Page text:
U.S. Stocks Fall on Banking Concern

U.S. stocks fell for the first time in three days after JPMorgan Chase & Co. said it may post more credit losses, pushing the worldwide costs for the collapse of the subprime mortgage market to more than $500 billion.

JPMorgan, the second-largest U.S. bank by market value, dropped the most since 2002 after saying trading conditions have ``substantially deteriorated.'' Goldman Sachs Group Inc. had its worst decline in five months as Deutsche Bank AG analyst Mike Mayo and Oppenheimer & Co.'s Meredith Whitney cut profit estimates for the biggest securities firm.

The Standard & Poor's 500 Index slid 15.73 points, or 1.2 percent, to 1,289.59. The Dow Jones Industrial Average decreased 139.88, or 1.2 percent, to 11,642.47. The Nasdaq Composite Index slipped 9.34, or 0.4 percent, to 2,430.61. Two stocks dropped for each that rose on the New York Stock Exchange.

The S&P 500 has slumped 18 percent from its 2007 record as global credit losses, accelerating inflation and record fuel prices curb profit growth. Second-quarter earnings fell 23 percent for the 430 companies in the S&P 500 that released results since July 8, according to data compiled by Bloomberg. Financial industry earnings are down 91 percent.

Benchmark indexes extended losses after Freddie Mac said it will stop buying subprime loans issued in New York state and the Dallas Morning News reported that Dallas Federal Reserve Bank President Richard Fisher said the current financial turmoil is worse than the savings and loan crisis of the late 1980s and early 1990s.

JPMorgan lost 9.5 percent to $37.92 after saying it expects the global economy ``to continue to be weak, for capital markets to remain under stress and for a continued decline in U.S. housing prices,'' according to a regulatory filing yesterday. ``Sharply widened'' spreads on mortgage-backed securities and loans have caused losses, the bank said.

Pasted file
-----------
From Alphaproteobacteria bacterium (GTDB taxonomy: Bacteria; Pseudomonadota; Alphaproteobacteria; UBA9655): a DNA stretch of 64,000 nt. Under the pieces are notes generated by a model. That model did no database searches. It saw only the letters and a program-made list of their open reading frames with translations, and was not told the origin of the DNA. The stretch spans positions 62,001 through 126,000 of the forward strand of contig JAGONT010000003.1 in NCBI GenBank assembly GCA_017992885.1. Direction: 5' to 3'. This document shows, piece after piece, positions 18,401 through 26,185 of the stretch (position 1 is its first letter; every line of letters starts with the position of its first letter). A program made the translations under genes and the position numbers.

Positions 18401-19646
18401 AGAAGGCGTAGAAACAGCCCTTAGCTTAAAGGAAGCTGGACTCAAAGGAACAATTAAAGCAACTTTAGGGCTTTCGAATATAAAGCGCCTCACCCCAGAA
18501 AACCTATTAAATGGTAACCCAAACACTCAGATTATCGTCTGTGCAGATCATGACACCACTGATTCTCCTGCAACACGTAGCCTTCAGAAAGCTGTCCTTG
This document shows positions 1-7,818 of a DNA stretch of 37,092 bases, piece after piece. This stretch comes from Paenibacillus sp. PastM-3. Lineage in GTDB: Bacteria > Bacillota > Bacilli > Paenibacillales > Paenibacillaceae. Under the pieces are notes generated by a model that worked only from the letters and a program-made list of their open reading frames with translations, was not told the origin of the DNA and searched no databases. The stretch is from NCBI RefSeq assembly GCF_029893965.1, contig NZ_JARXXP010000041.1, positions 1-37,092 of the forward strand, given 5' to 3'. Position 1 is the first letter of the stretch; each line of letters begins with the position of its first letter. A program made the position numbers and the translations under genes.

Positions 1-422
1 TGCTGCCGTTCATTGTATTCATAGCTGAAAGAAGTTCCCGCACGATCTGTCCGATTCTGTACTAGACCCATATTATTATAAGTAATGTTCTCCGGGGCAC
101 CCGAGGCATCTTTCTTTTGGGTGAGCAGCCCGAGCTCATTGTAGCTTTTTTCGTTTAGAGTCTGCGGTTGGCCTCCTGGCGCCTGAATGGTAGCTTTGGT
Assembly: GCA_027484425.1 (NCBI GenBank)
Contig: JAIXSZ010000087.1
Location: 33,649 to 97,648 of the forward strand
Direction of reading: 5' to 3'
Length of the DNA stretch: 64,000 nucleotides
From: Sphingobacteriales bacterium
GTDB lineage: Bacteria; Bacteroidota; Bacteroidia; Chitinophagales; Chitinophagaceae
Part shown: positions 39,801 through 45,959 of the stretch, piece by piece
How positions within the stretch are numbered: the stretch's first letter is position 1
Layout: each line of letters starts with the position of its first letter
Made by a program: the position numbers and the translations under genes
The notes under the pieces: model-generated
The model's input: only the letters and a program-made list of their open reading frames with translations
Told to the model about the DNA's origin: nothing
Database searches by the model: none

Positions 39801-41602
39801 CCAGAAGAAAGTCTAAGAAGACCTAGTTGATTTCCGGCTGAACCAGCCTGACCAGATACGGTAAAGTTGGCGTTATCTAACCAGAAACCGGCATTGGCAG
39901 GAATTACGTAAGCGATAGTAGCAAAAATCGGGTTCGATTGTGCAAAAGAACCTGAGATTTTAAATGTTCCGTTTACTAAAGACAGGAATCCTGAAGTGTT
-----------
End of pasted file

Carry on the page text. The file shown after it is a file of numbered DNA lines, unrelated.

Utilities in the S&P 500 dropped 2.1 percent as a group. Constellation Energy Group Inc., the biggest U.S. power marketer, lost 16 percent to $61.25 after increasing its estimated collateral obligations related to possible credit-rating downgrades.

The Nasdaq Composite fell less than the Dow and S&P 500, helped by gains in Biogen Idec Inc. Billionaire investor Carl Icahn increased his stake in the biotechnology company to 6 percent and said he'll keep up talks on ``value.'' Biogen shares increased 2.9 percent to $52.21.

U.S. retail sales growth slowed for the first time in four weeks as consumers curtailed back-to-school spending because of higher food and gasoline costs. Sales at stores open at least a year rose 2.6 percent last week from a year earlier, the International Council of Shopping Centers said today.

Raw material producers added 0.5 percent for the steepest advance among 10 S&P 500 industries. Monsanto Co. rose 3.3 percent to $111.48 and contributed the most to the industry group's advance after saying profit growth from corn seeds may increase faster than previously estimated as farmers sow more of the crop.

U.S. Stocks Fall on Banking Concern

TradingEconomics.com, Bloomberg
8/12/2008 1:42:20 PM